From a dream and no experience to a fulfilling retirement on the farm
Local Journalism Initiative
“We’re not poor, we just don’t have any money,” Linda Shattuck would tell her kids growing up on the family’s Bury farm during the early lean years.
In 1974-75, Linda and her partner David Cosman took jobs one winter in northern Manitoba to save money so they could buy a farm. They had met working at Classics bookstore in Montreal.
In 1977, each with $10,000 available for a deposit, they put $20,000 down on the purchase of a $37,000, 150-acre farm on Kirkpatrick Road. The sellers financed them for the $17,000 balance.
Now as Linda and David ease into retirement, their son Patrick has taken over what grew into a 975-acre farm with 40,000 taps and 25 head of Charolais and Simmental cattle.
It was a long, steep road for many of the years. After they bought, David would travel back to Montreal during the weeks to earn an income working carpentry. Linda managed the farm.
A year after buying, they had their first of three children, which meant Linda was also raising young children while handling farm duties—cattle, laying hens and meat birds, vegetable garden, hay, fencing, sugaring season. David also had their only vehicle for his work in Montreal.
“She had no car. She did all the chores. Fencing. Everything,” David said from the far corner of the room as I sat at the kitchen table in their farmhouse interviewing Linda last week.
“I just did it,” Linda said. “But I was so tired all the time.”
Linda remembers one summer having frost in the garden at least once every month—June, July, and August. Another year, the pipes froze in the cattle barn, which meant she hauled water to them all winter.
Why do it?
“That’s all I ever wanted to do, from the time I was little,” she said, even though she had not grown up on a farm or known anything about farming. The original dream included horses, of course, but reality stopped that plan.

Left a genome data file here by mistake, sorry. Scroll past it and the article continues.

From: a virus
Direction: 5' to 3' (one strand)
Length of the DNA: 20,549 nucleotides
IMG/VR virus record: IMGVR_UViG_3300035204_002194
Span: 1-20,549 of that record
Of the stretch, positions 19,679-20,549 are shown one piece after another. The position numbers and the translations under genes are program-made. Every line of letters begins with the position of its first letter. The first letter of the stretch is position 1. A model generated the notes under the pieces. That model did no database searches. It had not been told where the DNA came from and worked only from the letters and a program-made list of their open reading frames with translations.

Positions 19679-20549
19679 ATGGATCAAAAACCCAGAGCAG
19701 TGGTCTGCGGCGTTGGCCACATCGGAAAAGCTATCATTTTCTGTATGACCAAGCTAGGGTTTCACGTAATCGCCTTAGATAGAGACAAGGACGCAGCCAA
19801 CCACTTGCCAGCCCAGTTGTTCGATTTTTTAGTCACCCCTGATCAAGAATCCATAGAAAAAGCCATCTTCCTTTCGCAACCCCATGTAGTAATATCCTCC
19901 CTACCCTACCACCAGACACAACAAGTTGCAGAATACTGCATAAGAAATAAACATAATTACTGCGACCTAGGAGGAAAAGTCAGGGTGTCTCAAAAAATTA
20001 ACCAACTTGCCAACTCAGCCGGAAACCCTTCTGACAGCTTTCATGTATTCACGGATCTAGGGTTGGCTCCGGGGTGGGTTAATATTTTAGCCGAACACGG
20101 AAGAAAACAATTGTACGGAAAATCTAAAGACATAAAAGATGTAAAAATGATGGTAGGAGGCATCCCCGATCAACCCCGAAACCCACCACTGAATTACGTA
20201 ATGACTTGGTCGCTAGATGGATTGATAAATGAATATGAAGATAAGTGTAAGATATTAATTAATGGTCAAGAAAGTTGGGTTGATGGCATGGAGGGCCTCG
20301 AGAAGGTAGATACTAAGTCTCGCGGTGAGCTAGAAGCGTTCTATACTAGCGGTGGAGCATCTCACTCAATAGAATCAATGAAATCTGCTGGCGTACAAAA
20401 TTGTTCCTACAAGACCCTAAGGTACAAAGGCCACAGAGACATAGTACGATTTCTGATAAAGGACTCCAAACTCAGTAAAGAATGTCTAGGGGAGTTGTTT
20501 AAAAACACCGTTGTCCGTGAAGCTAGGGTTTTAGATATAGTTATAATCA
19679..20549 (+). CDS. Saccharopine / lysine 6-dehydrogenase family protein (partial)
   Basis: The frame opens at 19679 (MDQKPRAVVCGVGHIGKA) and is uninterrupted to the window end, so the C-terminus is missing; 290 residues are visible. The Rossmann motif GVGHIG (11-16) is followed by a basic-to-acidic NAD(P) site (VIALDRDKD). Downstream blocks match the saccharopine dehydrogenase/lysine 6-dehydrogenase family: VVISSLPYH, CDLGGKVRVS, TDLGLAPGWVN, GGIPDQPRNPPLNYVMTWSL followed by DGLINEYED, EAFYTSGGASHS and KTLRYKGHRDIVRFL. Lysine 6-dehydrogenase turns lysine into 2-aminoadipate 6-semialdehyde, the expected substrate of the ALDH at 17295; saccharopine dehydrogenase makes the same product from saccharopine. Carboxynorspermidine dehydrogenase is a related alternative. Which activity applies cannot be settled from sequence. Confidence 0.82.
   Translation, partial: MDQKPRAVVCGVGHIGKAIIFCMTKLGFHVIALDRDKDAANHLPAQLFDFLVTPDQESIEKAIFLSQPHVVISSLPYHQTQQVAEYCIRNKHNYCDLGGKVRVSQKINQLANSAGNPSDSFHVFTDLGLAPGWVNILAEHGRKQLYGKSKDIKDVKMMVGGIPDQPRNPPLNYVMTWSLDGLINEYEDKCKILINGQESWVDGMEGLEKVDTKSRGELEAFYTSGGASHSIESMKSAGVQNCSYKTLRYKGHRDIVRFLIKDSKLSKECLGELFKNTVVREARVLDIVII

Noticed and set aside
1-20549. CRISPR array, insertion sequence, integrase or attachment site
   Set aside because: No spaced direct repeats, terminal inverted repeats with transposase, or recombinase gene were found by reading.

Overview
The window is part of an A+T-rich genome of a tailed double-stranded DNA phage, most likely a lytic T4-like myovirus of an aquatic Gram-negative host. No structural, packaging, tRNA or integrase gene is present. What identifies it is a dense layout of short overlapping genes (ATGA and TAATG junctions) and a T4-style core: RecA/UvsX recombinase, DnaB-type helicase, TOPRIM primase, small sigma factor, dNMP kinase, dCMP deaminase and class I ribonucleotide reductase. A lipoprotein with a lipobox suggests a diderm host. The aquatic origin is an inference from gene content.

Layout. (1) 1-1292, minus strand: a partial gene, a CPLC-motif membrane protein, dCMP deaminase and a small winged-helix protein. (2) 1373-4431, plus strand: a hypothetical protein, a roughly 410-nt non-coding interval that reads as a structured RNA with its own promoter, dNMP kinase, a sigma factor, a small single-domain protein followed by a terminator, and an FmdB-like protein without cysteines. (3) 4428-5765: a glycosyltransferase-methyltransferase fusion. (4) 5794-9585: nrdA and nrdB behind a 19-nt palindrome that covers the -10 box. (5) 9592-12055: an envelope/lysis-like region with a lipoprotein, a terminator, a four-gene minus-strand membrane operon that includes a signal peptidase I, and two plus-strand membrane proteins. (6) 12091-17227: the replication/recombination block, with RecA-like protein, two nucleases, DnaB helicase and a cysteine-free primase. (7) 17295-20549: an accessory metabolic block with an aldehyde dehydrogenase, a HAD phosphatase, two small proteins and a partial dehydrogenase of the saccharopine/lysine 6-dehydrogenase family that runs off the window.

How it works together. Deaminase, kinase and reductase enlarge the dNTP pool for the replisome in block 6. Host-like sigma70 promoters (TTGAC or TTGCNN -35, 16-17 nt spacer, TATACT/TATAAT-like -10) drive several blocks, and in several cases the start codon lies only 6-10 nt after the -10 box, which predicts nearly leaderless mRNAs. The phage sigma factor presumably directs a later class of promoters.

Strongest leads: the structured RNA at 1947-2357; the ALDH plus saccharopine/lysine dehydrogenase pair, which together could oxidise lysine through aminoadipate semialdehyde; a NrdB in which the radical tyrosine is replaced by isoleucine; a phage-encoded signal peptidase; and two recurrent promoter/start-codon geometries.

“They’re too expensive and too much work. There’s no time when you’ve got little kids.
“But I got cows, and I love cows.” She names their first four for me, and David adds that they increased the herd to 17 their second year with them.
Linda was 29 years old when they bought; David 27. “It was late to be learning,” she said.
In 1985, David started selling sap to a neighbour, earning $250 for six weeks of work. He would pause his Montreal carpentry as much as possible during the haying and sugaring seasons. In 1986 and ’87, they increased to 6,000 taps on buckets, then dropped down to 4,000 until 1996, followed by a pipeline.
Then the sugar bush next door came up for sale, and neighbour Stuart Dougherty caringly insisted they buy it from him, even if Linda and David didn’t have the money. They did a business plan, borrowed the money, and started growing the farm further into the success that it’s become today.
“The beginning was very hard,” Linda remembered again.
“Now it’s just gravy,” David piped in, the two of them laughing heartily at the farmers’ inside joke.
And she still has her dreams for the place, while recognizing her own place within it.
“It’s Patrick’s now. I love the cows; I hope he can keep the cows.”
Also, “farmers always want to die on their farm.”
And, “to keep it going; that’s what every farmer wants.”
Scott Stevenson farms and writes at his home in Newport, Quebec. He reports on individual Townships’ farmers biweekly for Brome County News and reviews the farm news biweekly for The Record.